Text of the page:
St. Sebastian, whose feast the Church celebrates Jan. 20, is one of three patron saints of Rome, ranking after the apostles Peter and Paul. Those two were elderly Jews when they were martyred in Rome around 79 AD. In contrast, Sebastian was a Gentile soldier from Milan who died for the Faith in 287.
Unaware that he was a Christian, the Emperor Diocletian made Sebastian a captain in the elite Praetorian Guard. The young soldier encouraged two Roman Christians, Mark and Marcellian, to hold fast to their faith in the face of persecution for refusing to sacrifice to Roman gods. Sebastian’s example led dozens of Romans to Christianity.
Outraged, Diocletian ordered Sebastian to be tied to a tree and shot full of arrows. Miraculously, he survived and was nursed back to health by the pious widow, Irene. When he defied Diocletian again, the emperor had him beaten to death and thrown into the Cloaca Maxima, the Roman sewer, hoping that his relics would not be recovered. But Sebastian appeared to St. Lucina in a dream and told her where to find him. He asked for burial in the catacombs, where a great basilica was erected in his honor.
On the site of his martyrdom a little medieval church, San Bastianello, stood for centuries.
An `action’ approach to martyrs
Fast forward 1,300 years to the year 1612. The Church was engaged in a struggle with the Protestants for the hearts and minds of western Europeans, as well as forging a campaign of evangelization in Asia, Africa and America. Many missionaries faced gruesome martyrdoms.
New religious orders were leading the reform of the Church, among them the Oratorians of St. Philip Neri and the Theatines, dedicated to reforming the clergy and combating the teachings of Martin Luther.
A leading Oratorian, Cesare Baronius, launched modern scientific archeology through excavations in Rome, designed to find and document the rich history of the early Christian martyrs there, such as St. Cecilia, St. Sebastian, St. Lawrence and others.
In Catholic art, the reform movement, led by the Carracci family in Bologna, took up the stories of these martyrs with new, authentic historical detail, and often packed a dramatic punch that seemed to anticipate 21st century action films.
In Rome, the Theatine order razed San Bastianello to build a grand new church, Sant’Andrea della Valle. But the saint’s cult was kept alive in a tiny grotto, reached by a spiral staircase leading down from the opulent family chapel of Cardinal Maffeo Barberini, the future Pope Urban VIII. In 1612 Maffeo commissioned the leading artist of Bologna, Ludovico Carracci, to paint “St. Sebastian Thrown into the Cloaca Maxima,” an episode rarely if ever depicted.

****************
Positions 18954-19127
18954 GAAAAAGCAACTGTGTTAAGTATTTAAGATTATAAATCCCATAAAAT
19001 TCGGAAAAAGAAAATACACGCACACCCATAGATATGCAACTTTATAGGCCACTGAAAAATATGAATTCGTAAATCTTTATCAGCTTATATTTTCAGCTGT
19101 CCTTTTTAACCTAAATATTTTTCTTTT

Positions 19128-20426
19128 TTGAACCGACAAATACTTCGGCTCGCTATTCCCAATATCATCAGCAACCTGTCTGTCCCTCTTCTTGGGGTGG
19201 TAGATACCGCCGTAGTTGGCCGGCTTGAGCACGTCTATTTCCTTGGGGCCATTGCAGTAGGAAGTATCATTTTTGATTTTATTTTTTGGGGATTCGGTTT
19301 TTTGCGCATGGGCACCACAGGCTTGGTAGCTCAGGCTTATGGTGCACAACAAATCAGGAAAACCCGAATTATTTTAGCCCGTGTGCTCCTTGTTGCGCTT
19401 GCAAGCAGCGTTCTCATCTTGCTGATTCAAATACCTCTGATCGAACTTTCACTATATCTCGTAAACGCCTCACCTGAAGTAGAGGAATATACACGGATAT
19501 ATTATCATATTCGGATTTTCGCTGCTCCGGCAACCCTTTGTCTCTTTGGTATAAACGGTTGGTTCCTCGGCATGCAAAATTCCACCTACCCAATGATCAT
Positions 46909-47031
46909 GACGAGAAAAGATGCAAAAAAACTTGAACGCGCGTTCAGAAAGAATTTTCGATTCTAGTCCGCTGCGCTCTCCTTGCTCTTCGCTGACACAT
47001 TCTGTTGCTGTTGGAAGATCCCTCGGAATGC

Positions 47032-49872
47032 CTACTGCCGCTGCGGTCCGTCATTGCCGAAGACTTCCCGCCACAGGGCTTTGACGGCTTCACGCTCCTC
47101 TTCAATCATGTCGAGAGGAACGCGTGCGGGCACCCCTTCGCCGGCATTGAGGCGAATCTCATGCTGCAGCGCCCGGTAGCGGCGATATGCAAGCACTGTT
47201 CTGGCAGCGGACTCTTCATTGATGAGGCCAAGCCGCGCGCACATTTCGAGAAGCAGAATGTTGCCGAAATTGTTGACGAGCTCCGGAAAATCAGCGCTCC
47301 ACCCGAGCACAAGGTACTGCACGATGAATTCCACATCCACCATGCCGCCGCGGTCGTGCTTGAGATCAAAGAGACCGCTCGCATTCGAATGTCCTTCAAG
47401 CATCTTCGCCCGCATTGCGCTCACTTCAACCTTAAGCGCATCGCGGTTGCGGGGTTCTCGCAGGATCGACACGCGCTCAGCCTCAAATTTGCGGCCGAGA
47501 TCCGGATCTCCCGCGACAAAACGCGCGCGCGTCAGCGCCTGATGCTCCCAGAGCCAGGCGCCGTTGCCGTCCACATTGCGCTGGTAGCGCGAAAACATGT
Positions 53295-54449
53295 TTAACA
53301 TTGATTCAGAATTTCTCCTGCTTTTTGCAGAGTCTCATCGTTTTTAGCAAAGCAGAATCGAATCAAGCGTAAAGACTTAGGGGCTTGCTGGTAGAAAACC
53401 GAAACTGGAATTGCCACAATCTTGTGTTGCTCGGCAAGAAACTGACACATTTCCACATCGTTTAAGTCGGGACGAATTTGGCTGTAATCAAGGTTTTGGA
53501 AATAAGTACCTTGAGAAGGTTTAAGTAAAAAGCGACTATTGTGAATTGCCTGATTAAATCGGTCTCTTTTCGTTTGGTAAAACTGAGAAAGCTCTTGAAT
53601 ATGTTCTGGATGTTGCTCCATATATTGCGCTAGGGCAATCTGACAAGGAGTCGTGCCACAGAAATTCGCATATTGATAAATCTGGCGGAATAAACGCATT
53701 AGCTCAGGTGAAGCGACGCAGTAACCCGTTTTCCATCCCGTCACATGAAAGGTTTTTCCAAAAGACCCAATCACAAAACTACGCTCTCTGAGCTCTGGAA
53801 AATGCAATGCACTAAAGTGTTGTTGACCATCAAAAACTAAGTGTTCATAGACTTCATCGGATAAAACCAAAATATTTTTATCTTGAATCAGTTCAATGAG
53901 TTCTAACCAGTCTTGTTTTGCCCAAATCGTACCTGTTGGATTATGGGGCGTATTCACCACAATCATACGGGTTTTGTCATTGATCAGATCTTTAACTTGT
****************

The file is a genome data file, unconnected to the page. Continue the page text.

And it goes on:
Ludovico captured what it must have been like to witness the grisly event centuries before. Instead of the usual style of night painting where an imagined artificial spotlight lights up key figures, Ludovico makes us squint to piece together the jumble of sights into a coherent whole, just as if we were on the spot. In an “Indiana Jones”-style touch, a scorpion lurks in the lower right corner.
“It is worth imagining the painting in the underground chapel, reached by cramped spiral stairs, weakly lit by candles and on the very spot where Sebastian's body was dumped,” writes art historian Charles Dempsey. “In the confined space of the chapel, the life-sized figures would have seemed even more to press forward toward the spectator. Ludovico pushed the action, the dead body, right up to the front plane of the picture, and the soldiers pulling at the shroud to tip the body over the ledge create a sense of momentum so the corpse seems to be rolling out into the chapel.”
Ludovico’s picture never took its intended place in the Sebastian crypt in Rome. The grotto and staircase could not be built, and Cardinal Maffeo took the painting into his private collection, erecting a niche with a far tamer image of Sebastian in the Barberini chapel.
The picture is now in the J. Paul Getty Museum in Malibu, Calif., and is featured in “Captured Emotions: Baroque Painting in Bologna, 1575-1725.” The exhibit, gathering pictures from the Dresden Picture Gallery in Germany with others from southern California collections, highlights the central role that Bolognese art played in creating the art of the Catholic Reform.
On the Web: If a trip to Los Angeles is not in your plans between now and May 3, check out the exhibit online at getty.edu. Click on “exhibitions.”-----------------------------Hamerman teaches Art and Catechesis at Christendom’s Notre Dame Graduate School in Alexandria. This article first appeared in the Arlington Catholic herald and is used with permission.
Our nation is at war- a reality not lost upon the men and women of Northern Virginia, home to military bases, civilian support, defense industry and the Pentagon. On the occasion of this remembrance of tragedy, I wish to thank the members of our Armed Services currently serving our country throughout the world. Your commitment to protecting this great nation in so many ways mirrors the selfless sacrifice of our Savior, who died for us. As your brothers and sisters, we cannot fail to recognize your generosity.
-- Bishop Paul Loverde
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